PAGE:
Tomb Raider – Initial Thoughts
I finally got around to playing this year’s reboot of the Tomb Raider franchise. A combination of Kumail Nanjiani’s enthusiasm for it on the Indoor Kids podcast as well as a sale at Amazon compelled me to buy it. I’m only two hours in, but I’m already loving it.
I played the original Tomb Raider on my PC back in the late nineties, and even with the janky graphics and even jankier controls, I loved it. It was like playing an Indiana Jones game, allowing you to explore ancient ruins and shoot the odd wild beast (I also loved the Indiana Jones game on the N64, which had even jankier graphics and controls). I loved Tomb Raider Legend and Tomb Raider Anniversary for the PS2, and I enjoyed Underworld. I’ve gotten five minutes in on Angel of Darkness, only to discover that it was much-maligned for a reason. The PSOne series jumped the shark after a few installments, and 2008’s Underworld also provided diminishing returns. The need to keep producing games led to a dip in quality. So they took five years off and did a J.J. Abrams style reboot/origin story.
Tomb Raider has you playing as Lara before she became the Tomb Raiding badass. Instead, she’s a college (or just post-college) kid on her first real expedition that ends up shipwrecked. The game lets you know that this will be different from the Tomb Raider you are used to in the first cut scene. Lara makes an impossible jump to her colleague, barely managing to catch his outstretched hand…and then slips and plummets into the water below. She’s no longer an invincible super hero who can easily make incredible jumps. She can fall. She can get hurt.
And she definitely get hurt. The game caught some flack when its early trailers suggested that Lara was sexually assaulted in the game. Executive Producer Ron Rosenberg had some not-so-helpful explanations about the scene, explaining that they wanted to make Lara vulnerable so that players would want to protect her. No doubt about it, Lara is vulnerable. She is constantly getting hurt in this game, and hurt badly. Your first act as a player is to help her set herself free, only to have her fall down and get stabbed in the side. She spends the first portion of the game limping and clutching her bleeding wound. That vulnerability is not something you normally feel in an action/adventure game. In fact, Tomb Raider plays almost like an action/survival horror game at times, as you traverse dark caves unsure what will leap out at you, or enter rooms only to have enemies ambush you.
The game does a good job of making the first time you kill someone feel visceral and scary. It is done via quicktime events, which are kind of a bummer, but then you get control of the pistol and blow your attackers head nearly off at point blank range. Even if you have killed millions of virtual enemies in other games, this death feels shocking and grisly. I’ve heard some people complain about the fact that you go from being shocked and sickened after taking a life to blowing away cultist after cultist, but I understood that Lara realized that it was them or her, and so numbed herself to the consequences of what she was doing.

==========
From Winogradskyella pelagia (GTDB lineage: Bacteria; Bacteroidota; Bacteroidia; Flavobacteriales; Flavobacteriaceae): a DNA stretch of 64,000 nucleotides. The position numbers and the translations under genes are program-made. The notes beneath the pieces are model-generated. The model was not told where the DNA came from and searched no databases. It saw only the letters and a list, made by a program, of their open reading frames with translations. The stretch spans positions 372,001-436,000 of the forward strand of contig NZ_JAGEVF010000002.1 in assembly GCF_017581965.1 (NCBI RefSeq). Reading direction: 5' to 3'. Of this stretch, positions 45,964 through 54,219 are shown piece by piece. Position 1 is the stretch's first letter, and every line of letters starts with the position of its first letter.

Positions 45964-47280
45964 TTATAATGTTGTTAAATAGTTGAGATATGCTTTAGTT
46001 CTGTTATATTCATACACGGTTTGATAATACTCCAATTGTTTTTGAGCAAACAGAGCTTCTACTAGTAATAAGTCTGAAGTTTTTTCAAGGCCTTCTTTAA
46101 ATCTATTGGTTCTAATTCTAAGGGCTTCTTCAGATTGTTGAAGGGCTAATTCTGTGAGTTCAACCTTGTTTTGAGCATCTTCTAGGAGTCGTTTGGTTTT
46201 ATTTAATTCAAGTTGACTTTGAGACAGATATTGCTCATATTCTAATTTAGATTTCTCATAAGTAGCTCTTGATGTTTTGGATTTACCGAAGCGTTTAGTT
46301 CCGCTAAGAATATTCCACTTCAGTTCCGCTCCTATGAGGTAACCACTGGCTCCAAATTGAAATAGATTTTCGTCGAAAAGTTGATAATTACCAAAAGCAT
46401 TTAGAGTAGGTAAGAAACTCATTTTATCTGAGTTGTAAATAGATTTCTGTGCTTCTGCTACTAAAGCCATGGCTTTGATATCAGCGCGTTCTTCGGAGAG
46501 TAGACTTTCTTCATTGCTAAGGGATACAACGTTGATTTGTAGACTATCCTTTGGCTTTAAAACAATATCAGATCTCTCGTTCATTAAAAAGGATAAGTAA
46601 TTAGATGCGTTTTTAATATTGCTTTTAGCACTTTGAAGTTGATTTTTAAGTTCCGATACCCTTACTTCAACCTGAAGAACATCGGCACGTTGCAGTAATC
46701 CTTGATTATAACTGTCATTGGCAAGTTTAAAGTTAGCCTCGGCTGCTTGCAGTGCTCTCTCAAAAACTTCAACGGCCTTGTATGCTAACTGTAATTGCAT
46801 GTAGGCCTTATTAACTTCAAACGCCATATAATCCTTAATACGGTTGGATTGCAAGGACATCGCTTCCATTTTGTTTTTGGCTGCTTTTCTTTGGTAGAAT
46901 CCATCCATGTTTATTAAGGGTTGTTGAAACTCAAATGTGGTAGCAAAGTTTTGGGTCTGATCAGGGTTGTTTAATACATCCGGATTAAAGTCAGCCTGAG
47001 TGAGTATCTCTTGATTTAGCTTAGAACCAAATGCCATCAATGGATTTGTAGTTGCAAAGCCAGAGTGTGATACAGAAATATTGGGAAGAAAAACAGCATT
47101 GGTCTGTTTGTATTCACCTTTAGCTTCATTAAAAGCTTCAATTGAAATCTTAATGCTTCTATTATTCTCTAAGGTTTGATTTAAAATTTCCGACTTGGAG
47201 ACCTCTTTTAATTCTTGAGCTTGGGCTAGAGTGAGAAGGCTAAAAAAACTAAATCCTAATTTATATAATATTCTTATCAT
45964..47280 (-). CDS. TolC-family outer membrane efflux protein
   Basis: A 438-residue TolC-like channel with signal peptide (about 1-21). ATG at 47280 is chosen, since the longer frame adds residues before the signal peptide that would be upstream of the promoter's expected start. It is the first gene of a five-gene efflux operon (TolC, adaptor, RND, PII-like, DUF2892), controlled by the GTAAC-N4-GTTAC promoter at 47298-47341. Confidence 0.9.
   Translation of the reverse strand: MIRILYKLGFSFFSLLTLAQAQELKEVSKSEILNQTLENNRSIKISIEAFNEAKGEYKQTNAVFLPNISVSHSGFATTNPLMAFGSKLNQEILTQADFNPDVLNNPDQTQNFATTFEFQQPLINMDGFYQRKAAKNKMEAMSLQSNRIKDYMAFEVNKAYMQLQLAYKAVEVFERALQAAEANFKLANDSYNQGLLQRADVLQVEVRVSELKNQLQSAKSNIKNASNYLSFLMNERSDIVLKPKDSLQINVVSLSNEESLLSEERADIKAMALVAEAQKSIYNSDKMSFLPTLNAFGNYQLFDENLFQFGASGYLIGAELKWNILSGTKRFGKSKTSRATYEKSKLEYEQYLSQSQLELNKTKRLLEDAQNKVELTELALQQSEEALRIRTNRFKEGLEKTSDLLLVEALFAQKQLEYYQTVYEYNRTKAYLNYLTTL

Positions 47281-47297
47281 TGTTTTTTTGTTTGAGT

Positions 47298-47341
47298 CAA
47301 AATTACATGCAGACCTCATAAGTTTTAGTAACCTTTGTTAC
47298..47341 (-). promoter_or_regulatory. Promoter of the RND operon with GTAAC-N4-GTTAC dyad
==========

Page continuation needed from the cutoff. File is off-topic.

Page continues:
You also feel incredibly claustrophobic. The camera zips in tight when you traverse submerged caverns and narrow openings, making you feel cramped and confined. Tombs are dark, and you’re never sure what is going to leap out at you from the shadows.
Lara is a little whiney, and she relies heavily on a male father figure to guide her. I didn’t love her complaining “I caaaaaahn’t” when asked to do something difficult. I did like how she kept saying “ok…ok.” to herself when she was trying to tackle a difficult jump or task. There is also the fact that the game looks and sounds incredible. I was playing it on a warm summer night, but I could feel the chill of the storm as she lept from building to building in the pissing rain. I like the leveling up system, which gives you an incentive to explore.
I do wish they had done better than Evil Russians as bad guys. I have a feeling the cultists will turn out to be wonderfully creepy, but why did so many of them have to be generic Russian thugs? I’m also not in love with the stealth elements of the game, mostly because I don’t like stealth as a mechanic in any game, with the possible exception of Rocksteady’s Batman games. Hiding from stuff and trying to guess where video game characters are looking is much less satisfying and fun than blowing people away. I’ve also found the game to be a bit difficult, even on easy. Partially this is because different areas need to be tackled in specific ways, and it takes a couple deaths before you realize where the enemies are and in what order you need to dispatch of them. Luckily the checkpoint system is generous. I’ve also found myself dying the first run-through of any quicktime event, since I don’t always know they are coming and you need to be ready to press the right button as soon as it comes up on the screen. Those complaints aside, I’m loving Tomb Raider, and I’m looking forward to getting back from my vacation so that I can continue playing it.